With this limited support, Lemkin finally persuaded Panama, Cuba, and India to introduce the measure before the General Assembly. He then researched and drafted supporting statements for thirty nations relating the crime of genocide to the history of each country. Finally, on December 11, 1946, the UN General Assembly unanimously resolved that genocide was an international crime and that a treaty should be drawn up defining it and establishing the judicial apparatus to counter it. Lemkin had achieved his first success.

When UN Secretary-General Trygve Lie asked him to submit a draft treaty, Lemkin resigned from the War Department to devote all his energies to insure its passage. For the next two years, Dr. Lemkin fought repeatedly to prevent the treaty from being tabled or weakened.

Through session after session and hearing after hearing, the lonely crusader steered his precious convention through the intricacies of United Nations procedures. His fear was that some countries might feel the convention might infringe upon their sovereignty and might take steps against it. One of these countries was the United States.

Two years later, on December 9, 1948, Dr. Lemkin sat nervously in the press gallery of the Palais Chaillot in Paris as the General Assembly prepared to vote on the Convention. One by one he heard the nations of the world vote “yes.” The count was 55 to 0. It was one of those rare moments in the history of the UN when, to universal acclaim, it adopted the first human rights treaty, determined that the lesson of the Holocaust would never be forgotten. It was the climax of a fifteen-year crusade by the Polish-born, Jewish refugee who had escaped Hitler’s grasp.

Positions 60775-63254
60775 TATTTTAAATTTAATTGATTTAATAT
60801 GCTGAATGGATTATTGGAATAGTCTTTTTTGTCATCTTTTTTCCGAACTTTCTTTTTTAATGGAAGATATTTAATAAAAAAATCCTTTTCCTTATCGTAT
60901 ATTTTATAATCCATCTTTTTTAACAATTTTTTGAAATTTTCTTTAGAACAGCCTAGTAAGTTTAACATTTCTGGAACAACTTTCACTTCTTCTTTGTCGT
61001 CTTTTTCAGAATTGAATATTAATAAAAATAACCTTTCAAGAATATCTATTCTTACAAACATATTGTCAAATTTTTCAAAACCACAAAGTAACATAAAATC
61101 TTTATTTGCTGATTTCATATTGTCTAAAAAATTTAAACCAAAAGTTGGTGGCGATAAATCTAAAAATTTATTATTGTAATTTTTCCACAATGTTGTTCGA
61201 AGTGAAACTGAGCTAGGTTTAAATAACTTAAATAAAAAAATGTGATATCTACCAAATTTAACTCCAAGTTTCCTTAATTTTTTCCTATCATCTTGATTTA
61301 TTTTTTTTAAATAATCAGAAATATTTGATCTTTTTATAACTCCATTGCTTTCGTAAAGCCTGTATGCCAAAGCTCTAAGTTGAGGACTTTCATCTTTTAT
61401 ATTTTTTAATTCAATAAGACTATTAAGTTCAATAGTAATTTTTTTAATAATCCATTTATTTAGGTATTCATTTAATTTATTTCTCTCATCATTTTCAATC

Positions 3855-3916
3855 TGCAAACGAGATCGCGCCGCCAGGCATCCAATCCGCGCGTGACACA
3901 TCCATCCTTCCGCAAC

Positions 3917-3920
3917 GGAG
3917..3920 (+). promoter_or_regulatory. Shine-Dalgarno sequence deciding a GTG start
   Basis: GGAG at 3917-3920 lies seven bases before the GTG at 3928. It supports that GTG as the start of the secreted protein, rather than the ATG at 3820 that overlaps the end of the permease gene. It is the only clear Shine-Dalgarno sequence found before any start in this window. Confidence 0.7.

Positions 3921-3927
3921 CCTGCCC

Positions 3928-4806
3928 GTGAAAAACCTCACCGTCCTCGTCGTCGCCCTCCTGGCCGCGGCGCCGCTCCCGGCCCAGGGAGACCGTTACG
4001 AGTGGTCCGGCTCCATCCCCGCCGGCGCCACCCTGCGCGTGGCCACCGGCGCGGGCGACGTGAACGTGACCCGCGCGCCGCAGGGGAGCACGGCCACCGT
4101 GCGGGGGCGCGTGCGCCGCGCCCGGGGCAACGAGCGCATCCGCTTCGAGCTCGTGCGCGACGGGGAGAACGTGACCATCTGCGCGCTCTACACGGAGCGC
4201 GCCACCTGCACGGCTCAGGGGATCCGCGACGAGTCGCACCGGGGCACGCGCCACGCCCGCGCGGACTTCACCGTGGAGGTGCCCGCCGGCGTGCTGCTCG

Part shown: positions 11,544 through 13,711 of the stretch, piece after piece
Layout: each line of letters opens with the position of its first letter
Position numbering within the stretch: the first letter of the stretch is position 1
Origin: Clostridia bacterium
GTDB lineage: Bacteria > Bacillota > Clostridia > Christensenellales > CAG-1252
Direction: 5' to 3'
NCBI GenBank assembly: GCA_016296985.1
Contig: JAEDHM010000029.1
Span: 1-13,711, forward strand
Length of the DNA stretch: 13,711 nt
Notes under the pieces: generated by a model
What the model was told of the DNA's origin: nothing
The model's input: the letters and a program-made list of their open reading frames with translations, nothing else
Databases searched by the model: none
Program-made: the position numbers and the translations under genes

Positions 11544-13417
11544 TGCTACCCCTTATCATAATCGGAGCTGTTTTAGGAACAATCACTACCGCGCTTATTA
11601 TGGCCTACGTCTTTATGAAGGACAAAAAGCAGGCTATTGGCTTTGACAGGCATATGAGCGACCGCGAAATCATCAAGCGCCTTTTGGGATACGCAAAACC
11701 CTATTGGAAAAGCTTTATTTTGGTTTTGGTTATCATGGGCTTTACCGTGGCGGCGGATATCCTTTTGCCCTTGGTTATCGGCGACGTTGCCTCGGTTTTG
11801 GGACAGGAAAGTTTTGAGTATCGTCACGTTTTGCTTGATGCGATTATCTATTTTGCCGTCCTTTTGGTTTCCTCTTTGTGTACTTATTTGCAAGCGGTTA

In one of Horowitz’s old articles, he described a tender moment following the Paris General Assembly vote. Many of the UN correspondents sought Lemkin for an interview, but he was nowhere to be found. Finally, A. M. Rosenthal of The New York Times, guessed where he might be and led some into the darkened Assembly chamber in the Palais de Chaillot. The session had long since adjourned.

On the stage where the President of the Assembly had proclaimed the unanimous adoption of the Genocide Convention, a cleaning lady was busy at work under the eerie light of a single electric bulb. And below, in the same seat he had occupied that day, was Raphael Lemkin. When the correspondents asked for an interview, he begged off. With tears in his eyes hidden behind thick glasses, Lemkin pleaded, “Let me stay here alone.”

Because the Genocide Convention could not become international law until ratified by twenty member nations, Lemkin set himself to the task of achieving unanimous ratification. In January 1951, ninety days after the twentieth nation agreed to abide by its provisions, the Genocide Treaty became international law. “This is a day of triumph for mankind and the most beautiful day in my life,” Dr. Lemkin told reporters.